Bloody Mary Hummus

Friday, July 11, 2014

Bloody Mary Hummus

Hummus is one of those foods that’s hard to improve upon, when it’s perfect. When hummus is right, it is feather-light and smooth as silk, vanilla blonde in color. My hummus often comes out dense, chalky, and mottled with chickpea bits, but this never stops me from finishing the batch, often in one sitting, because it usually still tastes good. Not perfect, but good enough to eat.

So far as I can tell, great hummus needs chickpeas with their skins removed, whether dried or canned, enough liquid to thin it out, and a machine strong enough to blend it smooth, which sounds obvious, but still took me awhile to land upon. The perfect Bloody Mary is another favorite thing, and that’s how this recipe came to be. Two favorite foods, combined. Can you mess with the classics? Or better yet, should you? The same reason to do so could be the same for why not to: Life’s short.

Let’s get to it. Happy weekend.

Bloody Mary Hummus

1 15 oz can chickpeas or 1.5 cups cooked dried chickpeas (skins removed)*
1 large clove garlic, minced (about 2 teaspoons)
¼ packed cup sundried tomatoes in oil, chopped
½ tomato, peeled and cut into chunks**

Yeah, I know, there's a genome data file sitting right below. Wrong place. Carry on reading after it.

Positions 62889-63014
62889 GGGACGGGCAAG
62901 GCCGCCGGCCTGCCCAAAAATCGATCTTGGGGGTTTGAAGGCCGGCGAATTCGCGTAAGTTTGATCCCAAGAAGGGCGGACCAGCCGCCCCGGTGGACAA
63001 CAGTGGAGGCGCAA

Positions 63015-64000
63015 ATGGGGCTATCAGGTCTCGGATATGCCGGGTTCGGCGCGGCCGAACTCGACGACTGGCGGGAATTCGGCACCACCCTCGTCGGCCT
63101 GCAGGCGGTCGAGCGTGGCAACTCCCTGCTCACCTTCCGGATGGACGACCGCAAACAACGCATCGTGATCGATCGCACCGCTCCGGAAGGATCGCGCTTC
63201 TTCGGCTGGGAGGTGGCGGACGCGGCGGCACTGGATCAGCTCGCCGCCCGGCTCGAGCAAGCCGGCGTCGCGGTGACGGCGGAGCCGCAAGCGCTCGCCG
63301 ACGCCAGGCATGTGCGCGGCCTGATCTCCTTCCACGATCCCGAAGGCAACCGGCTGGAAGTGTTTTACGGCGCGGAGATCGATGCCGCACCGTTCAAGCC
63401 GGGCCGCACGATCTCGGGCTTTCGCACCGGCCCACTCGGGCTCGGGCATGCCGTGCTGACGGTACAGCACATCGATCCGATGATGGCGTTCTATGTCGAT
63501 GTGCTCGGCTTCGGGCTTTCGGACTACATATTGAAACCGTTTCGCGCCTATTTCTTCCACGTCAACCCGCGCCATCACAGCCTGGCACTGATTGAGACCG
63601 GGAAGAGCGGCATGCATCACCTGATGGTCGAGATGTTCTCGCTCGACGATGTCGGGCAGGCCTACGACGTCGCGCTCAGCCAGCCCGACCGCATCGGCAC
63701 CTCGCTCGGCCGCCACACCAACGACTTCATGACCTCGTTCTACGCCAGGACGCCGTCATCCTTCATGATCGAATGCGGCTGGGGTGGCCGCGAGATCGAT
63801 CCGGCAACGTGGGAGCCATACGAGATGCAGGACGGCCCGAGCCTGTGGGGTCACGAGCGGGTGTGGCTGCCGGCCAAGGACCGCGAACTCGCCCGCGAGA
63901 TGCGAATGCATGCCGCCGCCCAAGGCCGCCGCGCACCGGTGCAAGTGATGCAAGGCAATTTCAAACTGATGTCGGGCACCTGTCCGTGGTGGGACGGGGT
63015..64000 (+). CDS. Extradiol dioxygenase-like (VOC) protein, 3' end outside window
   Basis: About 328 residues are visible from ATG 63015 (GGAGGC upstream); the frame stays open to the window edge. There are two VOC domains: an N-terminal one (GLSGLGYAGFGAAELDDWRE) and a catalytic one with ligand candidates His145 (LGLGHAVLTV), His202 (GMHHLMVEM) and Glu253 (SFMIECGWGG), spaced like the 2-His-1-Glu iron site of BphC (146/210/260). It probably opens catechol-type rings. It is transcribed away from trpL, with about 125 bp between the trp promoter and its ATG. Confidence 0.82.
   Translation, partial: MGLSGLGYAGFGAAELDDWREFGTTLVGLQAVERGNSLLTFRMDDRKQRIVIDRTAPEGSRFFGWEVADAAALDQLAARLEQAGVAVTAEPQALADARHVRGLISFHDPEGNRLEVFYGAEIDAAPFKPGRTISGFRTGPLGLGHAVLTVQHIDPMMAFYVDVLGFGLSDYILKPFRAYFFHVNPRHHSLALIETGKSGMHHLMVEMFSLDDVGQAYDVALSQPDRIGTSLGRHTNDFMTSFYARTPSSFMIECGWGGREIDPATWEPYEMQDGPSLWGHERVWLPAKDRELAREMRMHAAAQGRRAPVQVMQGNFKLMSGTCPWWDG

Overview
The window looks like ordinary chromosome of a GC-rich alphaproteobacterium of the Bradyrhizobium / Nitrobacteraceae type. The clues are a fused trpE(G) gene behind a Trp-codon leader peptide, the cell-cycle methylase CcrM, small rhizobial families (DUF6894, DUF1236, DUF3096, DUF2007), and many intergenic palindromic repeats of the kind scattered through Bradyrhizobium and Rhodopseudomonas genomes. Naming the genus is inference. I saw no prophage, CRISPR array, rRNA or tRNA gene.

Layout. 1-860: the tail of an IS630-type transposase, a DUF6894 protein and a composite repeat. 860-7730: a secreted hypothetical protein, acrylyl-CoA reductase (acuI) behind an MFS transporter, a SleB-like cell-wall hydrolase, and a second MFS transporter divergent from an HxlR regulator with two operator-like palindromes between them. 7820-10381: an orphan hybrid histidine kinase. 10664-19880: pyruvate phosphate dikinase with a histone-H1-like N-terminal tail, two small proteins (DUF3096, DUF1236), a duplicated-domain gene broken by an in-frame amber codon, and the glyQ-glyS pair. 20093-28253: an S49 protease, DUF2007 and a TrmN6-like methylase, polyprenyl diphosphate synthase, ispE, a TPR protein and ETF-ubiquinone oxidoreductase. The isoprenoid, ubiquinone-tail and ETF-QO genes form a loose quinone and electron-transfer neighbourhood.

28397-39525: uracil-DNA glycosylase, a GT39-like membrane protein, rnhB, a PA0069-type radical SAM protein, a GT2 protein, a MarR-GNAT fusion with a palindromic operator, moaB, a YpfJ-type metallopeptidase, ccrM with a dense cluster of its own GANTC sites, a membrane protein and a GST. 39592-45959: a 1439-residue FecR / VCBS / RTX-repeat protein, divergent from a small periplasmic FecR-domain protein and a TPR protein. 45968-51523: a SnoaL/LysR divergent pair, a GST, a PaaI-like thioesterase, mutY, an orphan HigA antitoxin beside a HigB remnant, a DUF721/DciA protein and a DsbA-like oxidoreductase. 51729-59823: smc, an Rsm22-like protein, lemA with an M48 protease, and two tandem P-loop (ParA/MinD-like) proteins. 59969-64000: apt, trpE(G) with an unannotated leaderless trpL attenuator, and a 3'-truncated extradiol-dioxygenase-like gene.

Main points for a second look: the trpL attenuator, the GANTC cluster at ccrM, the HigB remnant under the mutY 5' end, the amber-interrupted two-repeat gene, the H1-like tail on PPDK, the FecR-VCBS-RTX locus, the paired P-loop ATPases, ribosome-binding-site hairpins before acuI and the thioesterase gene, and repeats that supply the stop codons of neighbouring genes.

2 tablespoons tahini
2 teaspoons prepared horseradish
1½ tablespoons lemon juice
¼ teaspoon Worcestershire sauce
2 teaspoons Tobasco
dash olive brine***
1/4 cup extra virgin olive oil + extra for serving

In a food processor, pulse all ingredients except olive oil until incorporated. With speed on high, pour in a steady stream the olive oil and continue to blend for a few minutes until smooth.

Garnish: more olive oil, crushed red pepper, radish, olives. Serve with celery, shrimp, or any other of your favorite additions.

*Whether using dried or canned chickpeas, if you take off their skins, your hummus will be smoother. I’d never done this before now, but it makes a gigantic difference. Squeeze each bean between your fingers, and the skin pops off easily. A tedious task, but very much worth it.

**Used to get a headier tomato flavor, and also to add liquid.

***If using dried chickpeas, save some of the cooking liquid and use it to thin out your hummus. This would be a good way to cut down on some of the sodium, too, because you could use less Tobasco, olive brine, and Worcestershire.